Fifty Favorite Film Scenes (Day 4)

After a long delay from my previous set of scenes, I’m back to add five more to the pile. There will be spoilers…without further ado:

What’s This?: The Nightmare Before Christmas

Leave it to Tim Burton to take the spookiness of Halloween and mate it with the zany cheer of Christmas. Although there are many terrific moments in the Henry Selick directed Nightmare Before Christmas, Jack Skellington’s introduction to Christmas Town is a moment that stands out. Watching the macabrely thin Jack Skellington discover the magic of Christmas amidst Danny Elfman’s wonderous music is pretty fucking sweet. With stop motion animation that is impeccably fluid and unbelievably designed, it’s easy for someone like me to match the scene’s buoyant energy with a giddy smile.

A Calm Drive in the Woods: Children of Men

The entire run-time for Children of Men is an emotional sucker punch. Filled with terrific performances and stunning production value, Children of Men is an inspiring look at humanity rising above political and social strife. The inspiring aspects of the film don’t come to fruition until the end, but leading up to it, director Alfonso Cuaron stuns us with scenes that are ravishingly unpredictable. In the scene below, Cuaron kills off a perceived main character and ratchets up the intensity with a violent mob in one majestic shot. It’s absolutely brutal in its execution. Cuaron lulls us into a false sense of security, only to take a sledgehammer to our gut.

Head Hunting: The Departed

Near the end of Martin Scorsese’s The Departed, my hands were shaking and sweating. The level of intensity that Scorsese and screenwriter William Monahan reached was only surpassed by an ending that viciously comes out of nowhere.  Sure, it may be a bit over the top, but my god is it shocking in its brutality and duration. What gives the scene a little more bite is that fact that good almost trounces evil. For a few seconds, we believe a game of cat and mouse has finally come to an end in favor of our tragic hero. Unfortunately, things end with a spray of blood and bullet casings hitting the ground. He was so close.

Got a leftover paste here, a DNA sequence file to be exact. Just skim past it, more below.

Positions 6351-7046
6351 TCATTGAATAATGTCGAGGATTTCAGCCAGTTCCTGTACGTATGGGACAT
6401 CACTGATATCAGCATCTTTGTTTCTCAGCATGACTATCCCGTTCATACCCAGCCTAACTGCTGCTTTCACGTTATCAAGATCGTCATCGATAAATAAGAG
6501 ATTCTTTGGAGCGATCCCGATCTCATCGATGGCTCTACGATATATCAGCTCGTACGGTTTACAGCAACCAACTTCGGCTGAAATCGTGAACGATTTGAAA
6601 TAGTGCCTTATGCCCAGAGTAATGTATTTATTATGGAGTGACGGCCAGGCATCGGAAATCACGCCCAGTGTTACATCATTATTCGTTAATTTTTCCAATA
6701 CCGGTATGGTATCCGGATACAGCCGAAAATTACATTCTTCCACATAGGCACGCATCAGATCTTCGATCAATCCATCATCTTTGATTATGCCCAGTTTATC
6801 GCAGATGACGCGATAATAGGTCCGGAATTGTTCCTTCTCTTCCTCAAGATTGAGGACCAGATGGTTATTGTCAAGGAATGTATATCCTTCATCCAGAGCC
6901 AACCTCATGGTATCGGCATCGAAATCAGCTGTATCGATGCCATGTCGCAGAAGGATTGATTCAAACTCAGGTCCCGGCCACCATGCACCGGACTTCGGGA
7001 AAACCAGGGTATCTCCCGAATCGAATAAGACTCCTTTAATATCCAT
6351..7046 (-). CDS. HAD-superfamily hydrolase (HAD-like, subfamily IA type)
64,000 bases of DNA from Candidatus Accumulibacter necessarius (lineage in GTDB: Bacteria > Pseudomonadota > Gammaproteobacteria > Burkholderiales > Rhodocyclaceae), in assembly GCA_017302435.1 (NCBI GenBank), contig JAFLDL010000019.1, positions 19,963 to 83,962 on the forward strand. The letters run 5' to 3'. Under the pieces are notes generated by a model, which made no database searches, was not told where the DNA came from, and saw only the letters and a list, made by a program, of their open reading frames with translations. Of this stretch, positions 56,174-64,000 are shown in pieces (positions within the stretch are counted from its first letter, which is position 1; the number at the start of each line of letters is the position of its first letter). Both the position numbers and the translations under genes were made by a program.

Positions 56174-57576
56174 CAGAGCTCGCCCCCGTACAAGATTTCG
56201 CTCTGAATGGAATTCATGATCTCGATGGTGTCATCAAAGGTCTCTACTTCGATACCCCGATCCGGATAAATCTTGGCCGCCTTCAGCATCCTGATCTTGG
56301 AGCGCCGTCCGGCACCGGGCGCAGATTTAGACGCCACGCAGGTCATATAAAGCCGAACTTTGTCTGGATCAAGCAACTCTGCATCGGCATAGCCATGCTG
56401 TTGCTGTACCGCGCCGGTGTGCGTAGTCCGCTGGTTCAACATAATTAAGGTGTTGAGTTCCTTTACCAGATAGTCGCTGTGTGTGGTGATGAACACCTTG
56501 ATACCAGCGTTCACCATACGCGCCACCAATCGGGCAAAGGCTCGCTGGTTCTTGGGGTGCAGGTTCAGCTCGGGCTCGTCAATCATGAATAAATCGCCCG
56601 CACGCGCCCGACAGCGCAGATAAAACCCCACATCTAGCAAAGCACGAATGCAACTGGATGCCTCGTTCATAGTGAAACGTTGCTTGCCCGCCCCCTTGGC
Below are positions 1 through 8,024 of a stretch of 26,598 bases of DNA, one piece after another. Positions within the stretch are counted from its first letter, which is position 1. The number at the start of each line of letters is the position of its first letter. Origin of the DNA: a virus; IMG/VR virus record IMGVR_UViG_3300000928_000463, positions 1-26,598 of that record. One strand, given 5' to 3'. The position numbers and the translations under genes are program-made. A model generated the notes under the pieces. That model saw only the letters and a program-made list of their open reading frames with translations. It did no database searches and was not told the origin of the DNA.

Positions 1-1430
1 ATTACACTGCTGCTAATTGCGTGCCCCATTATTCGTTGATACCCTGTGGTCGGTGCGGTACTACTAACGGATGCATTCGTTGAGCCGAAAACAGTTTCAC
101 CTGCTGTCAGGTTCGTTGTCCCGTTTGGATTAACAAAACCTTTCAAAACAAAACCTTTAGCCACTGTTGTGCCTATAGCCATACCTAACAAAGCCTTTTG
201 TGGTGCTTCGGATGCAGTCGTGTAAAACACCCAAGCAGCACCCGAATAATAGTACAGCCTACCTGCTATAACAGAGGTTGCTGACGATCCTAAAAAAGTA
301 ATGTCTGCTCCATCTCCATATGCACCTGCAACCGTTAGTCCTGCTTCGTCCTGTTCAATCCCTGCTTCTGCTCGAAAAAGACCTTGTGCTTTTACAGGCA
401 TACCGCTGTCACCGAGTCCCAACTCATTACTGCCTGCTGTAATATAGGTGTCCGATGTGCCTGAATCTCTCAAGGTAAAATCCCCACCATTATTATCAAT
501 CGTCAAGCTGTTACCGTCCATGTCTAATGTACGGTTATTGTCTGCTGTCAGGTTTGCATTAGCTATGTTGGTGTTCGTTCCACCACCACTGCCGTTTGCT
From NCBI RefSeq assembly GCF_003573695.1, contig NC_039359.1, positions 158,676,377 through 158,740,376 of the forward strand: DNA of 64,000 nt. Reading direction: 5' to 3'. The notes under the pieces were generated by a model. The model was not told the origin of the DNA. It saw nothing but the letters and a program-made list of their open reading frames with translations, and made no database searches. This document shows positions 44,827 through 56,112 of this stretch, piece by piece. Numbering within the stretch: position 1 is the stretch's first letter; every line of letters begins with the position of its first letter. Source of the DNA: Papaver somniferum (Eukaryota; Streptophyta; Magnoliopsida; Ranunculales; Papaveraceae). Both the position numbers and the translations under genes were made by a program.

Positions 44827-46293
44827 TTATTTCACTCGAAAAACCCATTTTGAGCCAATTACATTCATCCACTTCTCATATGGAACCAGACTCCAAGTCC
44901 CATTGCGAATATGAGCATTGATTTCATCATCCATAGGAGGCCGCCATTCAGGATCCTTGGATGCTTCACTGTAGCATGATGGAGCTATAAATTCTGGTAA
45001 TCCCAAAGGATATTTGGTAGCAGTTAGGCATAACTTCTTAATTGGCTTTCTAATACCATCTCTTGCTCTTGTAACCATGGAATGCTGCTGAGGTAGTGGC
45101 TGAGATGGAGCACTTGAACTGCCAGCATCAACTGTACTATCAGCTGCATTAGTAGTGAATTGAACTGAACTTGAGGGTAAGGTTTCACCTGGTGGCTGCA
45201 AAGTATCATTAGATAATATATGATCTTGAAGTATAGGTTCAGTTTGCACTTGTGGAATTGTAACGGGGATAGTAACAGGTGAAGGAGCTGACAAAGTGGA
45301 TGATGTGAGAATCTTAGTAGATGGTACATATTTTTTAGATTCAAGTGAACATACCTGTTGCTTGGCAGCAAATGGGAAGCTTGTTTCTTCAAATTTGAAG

Boy Lovin: Dumb and Dumber

Dumb and Dumber is a film that doesn’t operate around its plot. Instead, its charm and hilarity stems from the actor’s performances and their ways of twisting common knowledge and phrases. Of course many will remember the gross out gags that made the Farrelly brothers comedic gods in the nineties, but it’s the stunted dialogue that spews from Carrey and Daniel’s mouth that is memorable. My obvious choice from the film would be the throwaway scene where Carrey talks to two random guys about big gulps, but I’ll settle for Carrey’s admission to loving school boys. Never has a botched sentence about pedophilia been so rewarding.

Nature’s Dance: Adaptation

In Adaptation we’re lead to believe that a writer from The New Yorker, Susan Orlean (Meryl Streep), falls desperately in love with her affable subject, John Laroche (an enigmatic Chris Cooper). Love is often about opposites attracting, but Laroche is a country bumpkin that can be found sweating it out in search of rare flowers, while Orlean is a high-class woman with pretensions. Despite their differences and initial condescending tones, Orlean and Laroche share a profound moment where the romantic plight of a bee exploits their empty lives. Through the bee’s instinctive mating ritual, we come to understand the unguided path of love and devotion that drives Orlean and Laroche into each other’s arms.


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